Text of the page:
• We encourage all caregivers to get involved with their girl’s troop in some capacity. Adults who attend three or more troop meetings, drive girls other than their own, or handle troop finances (example: the cookie program) are required to have a Girl Scout membership and eligible background check on file.
  • Girl Scouts is here to help families Raise Awesome Girls

Access to other resources throughout the year

  • The Girl Scouts of Colorado website is the primary location to access important documents, forms, and more. Please bookmark the Forms and Resources page for a quick way to find frequently accessed forms and seasonal documents.

How to request help from council

  • Our Customer Care team is available to answer questions and direct inquires to the subject matter experts. You can email, call 877-404-5708, or send a message through this form on our website and our team will reach out to offer assistance.

Girl Scouts of Colorado Connections – June 2022

girl scouts

Girl Scouts reach out to help ‘sister’ in difficult time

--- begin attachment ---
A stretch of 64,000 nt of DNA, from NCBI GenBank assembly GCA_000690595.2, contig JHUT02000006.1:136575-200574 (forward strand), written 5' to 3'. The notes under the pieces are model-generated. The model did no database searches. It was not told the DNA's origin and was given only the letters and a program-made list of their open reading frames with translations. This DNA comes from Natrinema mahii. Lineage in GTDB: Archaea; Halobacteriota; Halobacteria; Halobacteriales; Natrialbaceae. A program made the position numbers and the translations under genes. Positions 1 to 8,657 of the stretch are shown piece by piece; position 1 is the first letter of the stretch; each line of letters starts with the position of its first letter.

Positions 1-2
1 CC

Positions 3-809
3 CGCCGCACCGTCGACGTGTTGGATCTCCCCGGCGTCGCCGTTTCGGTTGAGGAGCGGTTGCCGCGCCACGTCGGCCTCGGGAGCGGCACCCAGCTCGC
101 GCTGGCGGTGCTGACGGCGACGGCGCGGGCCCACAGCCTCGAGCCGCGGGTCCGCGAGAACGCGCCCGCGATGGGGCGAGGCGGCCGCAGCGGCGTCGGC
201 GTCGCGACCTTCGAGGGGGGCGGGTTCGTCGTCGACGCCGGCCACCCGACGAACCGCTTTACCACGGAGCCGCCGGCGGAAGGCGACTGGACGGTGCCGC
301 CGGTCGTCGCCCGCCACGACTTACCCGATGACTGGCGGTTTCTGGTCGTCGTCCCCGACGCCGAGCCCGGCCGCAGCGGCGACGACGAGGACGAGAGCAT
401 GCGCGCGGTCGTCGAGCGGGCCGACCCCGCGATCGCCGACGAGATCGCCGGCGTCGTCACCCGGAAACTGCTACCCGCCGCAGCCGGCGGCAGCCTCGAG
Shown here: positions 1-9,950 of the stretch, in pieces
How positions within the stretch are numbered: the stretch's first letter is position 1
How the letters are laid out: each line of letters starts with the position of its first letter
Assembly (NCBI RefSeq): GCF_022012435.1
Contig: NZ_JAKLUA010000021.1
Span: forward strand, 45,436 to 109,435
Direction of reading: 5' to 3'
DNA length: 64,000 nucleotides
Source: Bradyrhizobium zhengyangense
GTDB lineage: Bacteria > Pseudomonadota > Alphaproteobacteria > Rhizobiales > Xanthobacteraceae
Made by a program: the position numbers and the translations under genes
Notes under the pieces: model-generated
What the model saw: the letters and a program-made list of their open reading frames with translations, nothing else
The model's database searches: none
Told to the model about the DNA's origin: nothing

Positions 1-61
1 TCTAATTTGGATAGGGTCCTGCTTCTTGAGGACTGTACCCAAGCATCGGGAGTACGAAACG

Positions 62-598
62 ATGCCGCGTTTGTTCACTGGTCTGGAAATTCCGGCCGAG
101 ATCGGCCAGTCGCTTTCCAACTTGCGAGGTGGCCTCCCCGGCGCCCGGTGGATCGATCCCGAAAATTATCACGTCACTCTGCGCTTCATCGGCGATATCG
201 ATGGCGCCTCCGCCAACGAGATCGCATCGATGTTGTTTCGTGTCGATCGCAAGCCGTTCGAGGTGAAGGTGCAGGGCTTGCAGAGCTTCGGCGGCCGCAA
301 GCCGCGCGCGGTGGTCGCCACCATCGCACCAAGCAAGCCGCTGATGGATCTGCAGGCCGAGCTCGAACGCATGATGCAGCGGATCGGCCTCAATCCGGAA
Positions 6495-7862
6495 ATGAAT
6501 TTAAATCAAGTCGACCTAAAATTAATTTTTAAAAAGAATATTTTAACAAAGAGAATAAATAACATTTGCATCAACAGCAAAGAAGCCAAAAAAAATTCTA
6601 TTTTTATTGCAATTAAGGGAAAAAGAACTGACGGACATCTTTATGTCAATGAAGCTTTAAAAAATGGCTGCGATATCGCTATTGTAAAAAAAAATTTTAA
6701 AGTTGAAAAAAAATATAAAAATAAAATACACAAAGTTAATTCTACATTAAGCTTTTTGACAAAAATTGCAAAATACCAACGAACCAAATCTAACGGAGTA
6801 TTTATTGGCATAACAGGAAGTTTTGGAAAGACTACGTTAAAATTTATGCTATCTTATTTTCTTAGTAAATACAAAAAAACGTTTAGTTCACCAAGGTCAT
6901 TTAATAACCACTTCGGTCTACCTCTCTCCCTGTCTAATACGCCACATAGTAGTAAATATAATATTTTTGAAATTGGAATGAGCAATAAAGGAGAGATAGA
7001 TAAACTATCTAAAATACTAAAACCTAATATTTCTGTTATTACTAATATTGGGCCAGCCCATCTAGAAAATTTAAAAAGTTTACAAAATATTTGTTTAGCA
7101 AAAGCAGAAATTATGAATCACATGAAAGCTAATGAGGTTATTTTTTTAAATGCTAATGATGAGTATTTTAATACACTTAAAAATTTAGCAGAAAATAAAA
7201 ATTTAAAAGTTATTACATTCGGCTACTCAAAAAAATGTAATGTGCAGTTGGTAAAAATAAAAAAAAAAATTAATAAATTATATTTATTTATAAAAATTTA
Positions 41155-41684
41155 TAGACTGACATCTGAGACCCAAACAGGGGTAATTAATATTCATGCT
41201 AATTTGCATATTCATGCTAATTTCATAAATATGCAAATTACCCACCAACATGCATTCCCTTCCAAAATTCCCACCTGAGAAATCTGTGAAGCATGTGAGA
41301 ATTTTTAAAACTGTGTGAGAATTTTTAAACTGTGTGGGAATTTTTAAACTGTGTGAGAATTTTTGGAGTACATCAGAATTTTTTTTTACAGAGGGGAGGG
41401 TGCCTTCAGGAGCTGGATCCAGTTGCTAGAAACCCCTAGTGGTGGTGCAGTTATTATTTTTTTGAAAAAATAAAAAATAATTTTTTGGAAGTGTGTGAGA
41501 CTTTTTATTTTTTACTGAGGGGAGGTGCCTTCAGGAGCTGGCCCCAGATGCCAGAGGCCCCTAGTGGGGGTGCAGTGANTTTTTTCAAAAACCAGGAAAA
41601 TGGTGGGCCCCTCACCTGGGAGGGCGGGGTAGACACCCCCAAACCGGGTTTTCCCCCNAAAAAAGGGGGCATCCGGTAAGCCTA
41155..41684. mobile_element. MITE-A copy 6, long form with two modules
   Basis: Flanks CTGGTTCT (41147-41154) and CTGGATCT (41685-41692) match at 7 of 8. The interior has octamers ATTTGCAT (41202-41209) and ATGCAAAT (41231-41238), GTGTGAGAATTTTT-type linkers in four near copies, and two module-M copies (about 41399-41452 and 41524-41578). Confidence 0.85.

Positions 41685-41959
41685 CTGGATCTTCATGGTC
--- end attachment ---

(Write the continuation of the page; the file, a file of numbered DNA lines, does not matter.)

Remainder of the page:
The Girl Scout Daisies and the families of Troop 66856 in Parker are rallying around a family in their troop community that suffered an unimaginable loss last week.

The girls in the Anderson family are receiving Sisterhood of Support packs from other Girl Scouts who created them to let Girl Scouts going through hard times know that others care for them.

S.O.S. kits bring mental wellness activities and supplies to Girl Scouts during times of need. Troops have been creating S.O.S. kits since December when kits were first delivered to Girl Scouts impacted by the Marshall Fire.

The troop is also organizing ways to help the Anderson family as they navigate these difficult time.

A Go Fund Me has been set up to benefit the family.

We need your help! Girl Scout Cookies for the Military

If you have family or friends who are currently deployed, please send their APO address to and no later than Monday, March 14, 2022. Volunteers will be packing packages of Girl Scout cookies on Saturday, March 19 at the Colorado Armory in Aurora to be mailed to the addresses provided.